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In software development, Flag means to mark an object to indicate that a particular event has occurred or that the object marked is unusual in some way. Steemit interface warns that flagging a post can remove rewards and make the material less visible. It recommends some common reasons to flag:

  • Disagreement on rewards
  • Fraud or Plagiarism
  • Hate Speech or Internet Trolling
  • Intentional miscategorized content or Spam

Steemian Thomas Te Aroha Kohi (@senseiteekay) defended that the flag was created for fair scoring of content and to report abuse. For him, the term "flag" is negative and that it should only be used to police malevolent activity on the platform, such as physical abuse or other illegal activities that the general public finds absolutely intolerable. If someone posts plagiarism, material that is copyrighted by law, it is too considered abusive behavior, because it is illegal.[1]

Tim Cliff (@timcliff) thinks the "Disagreement on rewards", included in the "common reasons to flag" list, is very subjective. He alerts that the list is not exclusive though, people are allowed to flag for any reason they want. He has a suggestion: If you get flagged - don't take it personally.[2]


To many other steemians Flags are simply a negative vote. The difference between an upvote and a flag vote is that you will not earn any curation awards for flagging. While upvoting adds reputation to the author, a flag will remove reputation from an author. In both up and down voting, the effect of your vote is determined by your own voting power.

Flagging is NOT used as a method of disagreeing with what the author wrote or to show that you don't like the topic chosen by the author. Flagging should normally not be done except for situations where the author has deliberately and repeatedly broken the rules of conduct on the Steemit platform.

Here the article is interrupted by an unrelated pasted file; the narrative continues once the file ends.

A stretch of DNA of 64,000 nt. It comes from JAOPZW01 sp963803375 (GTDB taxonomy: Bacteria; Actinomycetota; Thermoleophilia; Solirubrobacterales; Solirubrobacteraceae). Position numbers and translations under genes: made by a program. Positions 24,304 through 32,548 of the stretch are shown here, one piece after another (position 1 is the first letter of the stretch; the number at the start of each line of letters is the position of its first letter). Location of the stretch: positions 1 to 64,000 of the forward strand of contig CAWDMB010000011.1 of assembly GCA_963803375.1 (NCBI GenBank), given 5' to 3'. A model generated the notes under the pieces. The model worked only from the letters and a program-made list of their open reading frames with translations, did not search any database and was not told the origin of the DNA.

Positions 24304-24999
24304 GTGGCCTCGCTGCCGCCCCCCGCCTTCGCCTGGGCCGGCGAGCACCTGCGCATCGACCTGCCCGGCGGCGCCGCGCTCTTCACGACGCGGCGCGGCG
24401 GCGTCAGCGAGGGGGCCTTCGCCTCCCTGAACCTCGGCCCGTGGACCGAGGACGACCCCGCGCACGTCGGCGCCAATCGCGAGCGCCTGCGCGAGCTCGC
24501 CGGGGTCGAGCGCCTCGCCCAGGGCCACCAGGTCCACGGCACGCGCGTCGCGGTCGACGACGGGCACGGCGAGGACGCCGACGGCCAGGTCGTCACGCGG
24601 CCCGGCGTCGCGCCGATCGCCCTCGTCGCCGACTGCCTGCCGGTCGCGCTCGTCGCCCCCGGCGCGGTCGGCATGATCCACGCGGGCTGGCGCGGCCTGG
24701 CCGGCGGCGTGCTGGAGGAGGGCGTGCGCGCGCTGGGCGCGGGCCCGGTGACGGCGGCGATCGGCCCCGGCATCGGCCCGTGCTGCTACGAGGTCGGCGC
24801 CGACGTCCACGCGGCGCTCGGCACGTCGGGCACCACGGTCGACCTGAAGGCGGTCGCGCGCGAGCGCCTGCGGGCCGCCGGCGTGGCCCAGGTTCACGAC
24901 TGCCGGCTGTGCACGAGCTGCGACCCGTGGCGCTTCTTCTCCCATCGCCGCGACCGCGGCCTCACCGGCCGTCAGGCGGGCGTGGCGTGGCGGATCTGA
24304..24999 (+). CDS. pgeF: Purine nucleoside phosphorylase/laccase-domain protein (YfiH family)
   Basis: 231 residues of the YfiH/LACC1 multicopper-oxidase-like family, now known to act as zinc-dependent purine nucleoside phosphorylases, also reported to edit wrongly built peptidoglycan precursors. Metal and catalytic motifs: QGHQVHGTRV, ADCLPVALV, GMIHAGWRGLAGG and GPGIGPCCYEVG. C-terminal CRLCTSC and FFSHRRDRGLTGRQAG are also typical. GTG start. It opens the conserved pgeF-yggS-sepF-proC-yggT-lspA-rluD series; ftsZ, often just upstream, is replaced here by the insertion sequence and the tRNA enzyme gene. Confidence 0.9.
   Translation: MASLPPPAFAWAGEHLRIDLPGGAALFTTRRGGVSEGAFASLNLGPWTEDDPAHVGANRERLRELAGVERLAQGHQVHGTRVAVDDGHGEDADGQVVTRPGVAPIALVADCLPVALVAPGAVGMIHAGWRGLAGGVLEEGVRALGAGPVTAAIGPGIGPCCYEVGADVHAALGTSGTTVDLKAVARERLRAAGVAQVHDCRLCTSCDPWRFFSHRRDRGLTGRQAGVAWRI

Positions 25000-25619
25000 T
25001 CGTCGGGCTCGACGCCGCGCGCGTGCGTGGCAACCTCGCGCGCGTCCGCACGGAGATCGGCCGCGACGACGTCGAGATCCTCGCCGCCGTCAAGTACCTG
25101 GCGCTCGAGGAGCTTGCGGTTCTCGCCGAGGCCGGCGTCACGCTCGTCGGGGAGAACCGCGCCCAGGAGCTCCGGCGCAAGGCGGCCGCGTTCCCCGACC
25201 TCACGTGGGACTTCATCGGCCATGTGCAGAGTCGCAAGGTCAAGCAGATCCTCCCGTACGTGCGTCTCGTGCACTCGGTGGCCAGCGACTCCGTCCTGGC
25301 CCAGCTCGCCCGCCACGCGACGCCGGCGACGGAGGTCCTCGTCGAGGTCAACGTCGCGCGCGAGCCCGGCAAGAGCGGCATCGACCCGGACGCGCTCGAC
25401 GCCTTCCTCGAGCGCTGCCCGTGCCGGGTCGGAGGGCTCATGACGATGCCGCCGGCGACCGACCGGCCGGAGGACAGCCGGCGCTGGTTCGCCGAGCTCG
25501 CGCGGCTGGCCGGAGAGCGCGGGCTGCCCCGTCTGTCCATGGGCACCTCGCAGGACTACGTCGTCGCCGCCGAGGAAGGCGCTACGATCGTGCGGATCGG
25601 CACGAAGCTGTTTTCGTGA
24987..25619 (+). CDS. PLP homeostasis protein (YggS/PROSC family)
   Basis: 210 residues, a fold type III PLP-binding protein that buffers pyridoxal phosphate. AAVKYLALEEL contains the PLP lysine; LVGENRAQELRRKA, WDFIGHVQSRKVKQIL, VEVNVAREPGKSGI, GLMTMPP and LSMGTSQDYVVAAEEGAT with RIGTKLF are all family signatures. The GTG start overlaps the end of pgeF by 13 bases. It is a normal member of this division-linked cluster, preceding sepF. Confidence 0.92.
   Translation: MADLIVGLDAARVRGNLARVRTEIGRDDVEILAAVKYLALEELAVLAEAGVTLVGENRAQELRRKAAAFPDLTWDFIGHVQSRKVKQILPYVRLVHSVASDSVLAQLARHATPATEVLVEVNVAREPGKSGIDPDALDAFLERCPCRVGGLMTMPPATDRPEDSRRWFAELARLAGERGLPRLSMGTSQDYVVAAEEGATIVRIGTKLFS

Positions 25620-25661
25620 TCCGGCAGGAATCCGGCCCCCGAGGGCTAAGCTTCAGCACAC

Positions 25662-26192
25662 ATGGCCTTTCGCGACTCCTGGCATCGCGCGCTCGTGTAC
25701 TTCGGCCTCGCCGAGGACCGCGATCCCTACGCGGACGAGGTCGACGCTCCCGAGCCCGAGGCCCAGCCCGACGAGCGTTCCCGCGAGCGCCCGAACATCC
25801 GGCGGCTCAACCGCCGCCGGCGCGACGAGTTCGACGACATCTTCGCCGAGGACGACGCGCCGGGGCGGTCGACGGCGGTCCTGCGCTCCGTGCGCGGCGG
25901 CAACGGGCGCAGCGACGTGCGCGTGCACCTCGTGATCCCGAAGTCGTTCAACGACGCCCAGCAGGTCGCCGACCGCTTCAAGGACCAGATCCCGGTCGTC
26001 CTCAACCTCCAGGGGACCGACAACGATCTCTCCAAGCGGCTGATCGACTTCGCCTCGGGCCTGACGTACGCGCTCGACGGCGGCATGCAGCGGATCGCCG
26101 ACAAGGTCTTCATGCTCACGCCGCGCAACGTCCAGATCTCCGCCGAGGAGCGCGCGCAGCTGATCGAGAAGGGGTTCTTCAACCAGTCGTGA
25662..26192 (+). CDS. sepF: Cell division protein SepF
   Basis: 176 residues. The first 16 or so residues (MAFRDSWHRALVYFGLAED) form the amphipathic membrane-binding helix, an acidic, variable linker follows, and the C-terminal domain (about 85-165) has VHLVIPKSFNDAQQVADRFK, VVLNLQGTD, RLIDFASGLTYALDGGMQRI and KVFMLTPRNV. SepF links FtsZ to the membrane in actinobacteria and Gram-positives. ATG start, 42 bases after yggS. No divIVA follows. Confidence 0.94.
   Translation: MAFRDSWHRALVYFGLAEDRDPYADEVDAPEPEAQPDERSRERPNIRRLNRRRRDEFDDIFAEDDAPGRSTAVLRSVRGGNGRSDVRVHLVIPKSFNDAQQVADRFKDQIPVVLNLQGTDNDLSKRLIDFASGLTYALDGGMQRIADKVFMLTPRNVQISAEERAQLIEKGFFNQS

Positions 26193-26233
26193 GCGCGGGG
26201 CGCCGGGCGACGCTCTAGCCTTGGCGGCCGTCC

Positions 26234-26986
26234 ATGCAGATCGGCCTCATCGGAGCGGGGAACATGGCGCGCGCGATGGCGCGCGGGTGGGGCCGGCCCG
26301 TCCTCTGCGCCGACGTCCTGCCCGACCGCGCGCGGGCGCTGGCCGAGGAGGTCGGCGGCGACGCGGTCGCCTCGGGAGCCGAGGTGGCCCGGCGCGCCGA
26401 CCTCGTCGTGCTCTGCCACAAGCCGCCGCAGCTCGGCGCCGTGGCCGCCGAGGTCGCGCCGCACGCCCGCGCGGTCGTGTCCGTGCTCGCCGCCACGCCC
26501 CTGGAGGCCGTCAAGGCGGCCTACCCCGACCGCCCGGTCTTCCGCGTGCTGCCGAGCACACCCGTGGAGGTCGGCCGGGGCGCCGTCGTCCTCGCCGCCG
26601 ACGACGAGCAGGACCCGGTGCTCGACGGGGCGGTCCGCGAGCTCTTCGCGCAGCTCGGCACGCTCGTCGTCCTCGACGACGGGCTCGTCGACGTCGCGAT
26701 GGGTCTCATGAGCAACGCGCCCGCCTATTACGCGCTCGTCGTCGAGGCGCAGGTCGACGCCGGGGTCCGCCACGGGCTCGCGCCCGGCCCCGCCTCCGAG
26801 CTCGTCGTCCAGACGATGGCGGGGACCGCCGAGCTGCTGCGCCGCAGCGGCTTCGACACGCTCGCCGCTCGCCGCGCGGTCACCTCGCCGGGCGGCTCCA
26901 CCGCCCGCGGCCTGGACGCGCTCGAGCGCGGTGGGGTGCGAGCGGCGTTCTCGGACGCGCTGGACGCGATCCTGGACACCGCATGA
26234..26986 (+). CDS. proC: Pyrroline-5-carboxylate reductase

Plagiarism would be a reason to flag someone, but generally only after politely explaining that you think the author has used unauthorized content. The author should be given sufficient time to respond and correct their mistake or prove ownership of the content.

Inappropriate use of tags would be another reason to flag, but again, the same courtesy should be shown to the author due to the fact everyone can make a mistake. In this situation you can follow @senseiteekay way of thinking: "If I disagree with something, I either try to voice my opinion with reasoning, and if myself or the other person can not reach an understanding, I simply choose to walk away.[1]

Flag Wars

By flagging someone, you're attacking both their reputation and their potential rewards on the platform. Since the Steemit's official launch in July 4th, 2016 there are some discussion over the use of flags. In January 2017, it seems that large stakeholders (whales) have taken it upon themselves to dictate the value of certain posts, citing that they're policing content for the good of the platform. Some steemians called this situation a Flag Wars, both concerned and in humorous ways. The steemian @inertia also created a script that helped define, search and analyze these situations.[3]


  1. 1.0 1.1 Steemit - Value is Subjective Written by Thomas Te Aroha Kohi (@senseiteekay) in Steemit in January 2017
  2. Flagging Written by Tim Cliff (@timcliff) in Steemit in January 2017
  3. How to Find Flag Wars with Ruby Written by @inertia in Steemit in January 2017


Related articles

External links

  • Webopedia : Flag Retrieved in 6/17/2017

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